The 2022 HRP will also prioritize the development of an improved response monitoring framework that provides the Humanitarian Country Team (HCT) with regular evidence to ensure a timely, efficient, and fit-for-purpose response to the humanitarian needs.

Crisis Context and Impact

Decades of conflict, recurrent climatic shocks, disease outbreaks, large-scale evictions, desert locusts, and increasing poverty, are devastating the people of Somalia. The overall number of people in need has increased over the last three years from 5.2 million people in 2020 to 5.9 million in 2021 and 7.7 million in 2022.

Somalia remains on the frontline of climate change and is the most severely drought-affected country in the Horn of Africa. The cumulative effects of the three consecutive below-average rainy seasons have resulted in a sharp forecasted increase in WASH, food, and health needs, especially in rural areas. The drought emergency, declared on 23 November, has affected at least 3.2 million people in 90 per cent of the country’s districts and displaced some 169,000 people. Without a scale up of humanitarian assistance, some 3.8 million Somalis are estimated to face acute food insecurity through January, rising to 4.6 million people by May.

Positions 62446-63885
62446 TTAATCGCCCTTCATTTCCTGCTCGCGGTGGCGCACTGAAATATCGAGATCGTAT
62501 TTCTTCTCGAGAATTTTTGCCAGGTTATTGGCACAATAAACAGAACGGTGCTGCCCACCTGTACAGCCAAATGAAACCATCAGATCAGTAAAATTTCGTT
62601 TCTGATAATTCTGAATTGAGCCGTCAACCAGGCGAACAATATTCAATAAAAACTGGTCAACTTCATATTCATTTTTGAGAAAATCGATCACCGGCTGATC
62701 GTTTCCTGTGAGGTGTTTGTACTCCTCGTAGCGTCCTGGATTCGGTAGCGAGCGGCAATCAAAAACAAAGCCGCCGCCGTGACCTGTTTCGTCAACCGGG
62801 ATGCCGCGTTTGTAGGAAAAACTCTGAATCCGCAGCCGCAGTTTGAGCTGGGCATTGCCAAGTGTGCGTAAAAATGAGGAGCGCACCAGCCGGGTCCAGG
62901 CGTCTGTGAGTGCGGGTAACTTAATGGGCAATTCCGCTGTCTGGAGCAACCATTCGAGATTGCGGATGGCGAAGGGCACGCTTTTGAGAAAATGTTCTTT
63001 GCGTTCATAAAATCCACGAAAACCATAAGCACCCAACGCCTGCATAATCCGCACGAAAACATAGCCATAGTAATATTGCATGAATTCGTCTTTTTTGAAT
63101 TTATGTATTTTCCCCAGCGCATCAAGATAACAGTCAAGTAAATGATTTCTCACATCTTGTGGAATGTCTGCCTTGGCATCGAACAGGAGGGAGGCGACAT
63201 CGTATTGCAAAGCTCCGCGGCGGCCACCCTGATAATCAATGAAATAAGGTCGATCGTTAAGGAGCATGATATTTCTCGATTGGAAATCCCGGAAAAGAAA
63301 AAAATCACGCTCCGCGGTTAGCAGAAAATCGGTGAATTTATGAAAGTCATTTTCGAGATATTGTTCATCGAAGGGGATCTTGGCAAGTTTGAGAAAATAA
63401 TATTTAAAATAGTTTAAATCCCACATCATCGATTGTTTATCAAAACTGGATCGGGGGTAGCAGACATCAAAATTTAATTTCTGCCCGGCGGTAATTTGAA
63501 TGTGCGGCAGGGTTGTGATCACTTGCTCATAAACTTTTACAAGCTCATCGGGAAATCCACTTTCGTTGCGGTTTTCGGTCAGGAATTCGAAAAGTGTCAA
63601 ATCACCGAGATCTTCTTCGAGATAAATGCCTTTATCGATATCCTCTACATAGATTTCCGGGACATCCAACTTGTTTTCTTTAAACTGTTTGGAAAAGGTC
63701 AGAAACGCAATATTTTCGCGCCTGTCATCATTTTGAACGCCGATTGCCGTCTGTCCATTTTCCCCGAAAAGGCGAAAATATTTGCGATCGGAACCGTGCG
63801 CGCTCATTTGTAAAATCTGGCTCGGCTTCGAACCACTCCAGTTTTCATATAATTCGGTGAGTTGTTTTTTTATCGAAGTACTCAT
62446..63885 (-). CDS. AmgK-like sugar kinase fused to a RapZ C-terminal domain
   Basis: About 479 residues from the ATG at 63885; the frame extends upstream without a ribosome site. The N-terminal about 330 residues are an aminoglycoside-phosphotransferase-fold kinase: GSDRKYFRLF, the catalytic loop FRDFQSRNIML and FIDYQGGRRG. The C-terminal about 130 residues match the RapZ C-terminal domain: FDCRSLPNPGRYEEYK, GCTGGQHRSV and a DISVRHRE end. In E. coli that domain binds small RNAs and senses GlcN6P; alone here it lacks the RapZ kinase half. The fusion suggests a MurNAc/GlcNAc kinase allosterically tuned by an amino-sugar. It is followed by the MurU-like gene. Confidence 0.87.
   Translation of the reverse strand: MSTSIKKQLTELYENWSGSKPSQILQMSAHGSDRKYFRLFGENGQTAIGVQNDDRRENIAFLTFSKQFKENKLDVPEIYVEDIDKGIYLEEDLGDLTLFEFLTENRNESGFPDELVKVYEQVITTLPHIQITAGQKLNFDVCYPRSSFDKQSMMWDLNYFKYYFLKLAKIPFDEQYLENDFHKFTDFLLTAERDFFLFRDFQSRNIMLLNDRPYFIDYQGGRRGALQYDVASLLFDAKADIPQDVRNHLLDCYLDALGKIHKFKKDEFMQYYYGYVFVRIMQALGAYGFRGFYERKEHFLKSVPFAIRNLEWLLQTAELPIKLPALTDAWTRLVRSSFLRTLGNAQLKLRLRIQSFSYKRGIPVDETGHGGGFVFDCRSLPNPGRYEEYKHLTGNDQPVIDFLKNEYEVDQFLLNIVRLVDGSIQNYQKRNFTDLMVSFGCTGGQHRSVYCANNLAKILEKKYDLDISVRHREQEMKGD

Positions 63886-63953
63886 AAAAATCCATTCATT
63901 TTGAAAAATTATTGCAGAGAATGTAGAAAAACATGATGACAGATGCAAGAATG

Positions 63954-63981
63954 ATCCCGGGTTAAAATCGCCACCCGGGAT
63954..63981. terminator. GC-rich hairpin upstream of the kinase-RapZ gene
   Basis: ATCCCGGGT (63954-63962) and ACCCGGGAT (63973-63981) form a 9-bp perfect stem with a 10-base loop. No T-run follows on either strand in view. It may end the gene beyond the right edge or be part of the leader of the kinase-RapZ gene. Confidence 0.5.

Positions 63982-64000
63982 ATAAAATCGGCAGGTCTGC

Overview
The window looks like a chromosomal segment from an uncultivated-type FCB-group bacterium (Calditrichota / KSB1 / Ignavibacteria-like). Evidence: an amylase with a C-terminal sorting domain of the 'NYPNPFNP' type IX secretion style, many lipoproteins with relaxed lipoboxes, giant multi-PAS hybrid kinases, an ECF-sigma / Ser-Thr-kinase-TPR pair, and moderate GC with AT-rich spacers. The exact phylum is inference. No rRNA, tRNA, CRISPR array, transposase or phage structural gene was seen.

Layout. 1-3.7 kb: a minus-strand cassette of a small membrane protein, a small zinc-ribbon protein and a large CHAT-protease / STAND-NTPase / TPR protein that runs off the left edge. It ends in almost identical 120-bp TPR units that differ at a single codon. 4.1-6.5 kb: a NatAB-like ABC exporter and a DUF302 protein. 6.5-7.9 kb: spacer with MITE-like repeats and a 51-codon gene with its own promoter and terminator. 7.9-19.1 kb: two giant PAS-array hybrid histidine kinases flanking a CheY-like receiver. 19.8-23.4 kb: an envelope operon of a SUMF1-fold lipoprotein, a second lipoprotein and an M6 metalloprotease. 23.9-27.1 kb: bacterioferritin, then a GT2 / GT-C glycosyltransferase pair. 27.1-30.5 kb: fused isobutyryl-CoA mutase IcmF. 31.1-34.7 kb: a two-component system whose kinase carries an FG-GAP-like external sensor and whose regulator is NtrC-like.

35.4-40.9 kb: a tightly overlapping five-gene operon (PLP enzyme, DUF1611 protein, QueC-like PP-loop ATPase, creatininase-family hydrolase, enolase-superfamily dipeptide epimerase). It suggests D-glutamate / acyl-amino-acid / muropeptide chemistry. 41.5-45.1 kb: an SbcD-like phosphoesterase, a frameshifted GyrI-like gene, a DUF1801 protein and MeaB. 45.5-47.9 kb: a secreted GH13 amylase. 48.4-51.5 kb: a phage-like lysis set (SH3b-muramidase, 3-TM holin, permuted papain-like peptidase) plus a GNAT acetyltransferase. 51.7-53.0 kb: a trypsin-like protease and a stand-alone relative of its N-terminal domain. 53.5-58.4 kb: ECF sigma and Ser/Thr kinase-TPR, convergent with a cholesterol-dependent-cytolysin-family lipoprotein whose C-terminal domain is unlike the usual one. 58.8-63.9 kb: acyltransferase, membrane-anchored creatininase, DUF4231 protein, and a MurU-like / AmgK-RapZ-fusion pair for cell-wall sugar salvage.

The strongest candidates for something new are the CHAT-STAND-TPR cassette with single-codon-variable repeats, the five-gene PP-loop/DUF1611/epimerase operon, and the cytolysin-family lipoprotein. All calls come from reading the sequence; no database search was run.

Critically, climate change is also increasingly understood as a major driver of conflict in Somalia as the struggle for dwindling resources exacerbates clan divisions and inter-clan conflict. Climate change disrupts rural livelihoods, resulting in rapid urbanization which in turn contributes to high rates of forced evictions. These evictions are among the most severe and prevalent protection threats in Somalia, representing both a cause and a multiplier of the internal displacement crisis.

Throughout 2021, the country saw heightened political tensions in the context of a delayed electoral process, as well as a continued military offensive against Al-Shabaab (AS) in central and southern Somalia. The resulting conflict and insecurity were the main driver of internal displacement in 2021, forcing almost 540,000 people to flee their homes by October 2021. In 2022, the conflict in Ethiopia is expected have grave regional security implications that could further threaten prospects for peace and stability in Somalia. In total, 2.9 million people are estimated to be internally displaced throughout Somalia, one of the highest numbers of Internally Displaced Persons (IDPs) in the world.

The combined impact of these recurring stress factors has deepened and widened poverty in Somalia, particularly in rural areas and areas where access remains a challenge, with an estimated 71 per cent of the population living below the poverty line. Amidst chronic crises, Somalia also continues to exhibit some of the highest infant and child mortality, maternal mortality, and fertility rates in the world. COVID-19 has exacerbated these dynamics, with up to 20 per cent of Somalia’s population (3.5 million people) expected to suffer from direct and indirect impacts of the pandemic.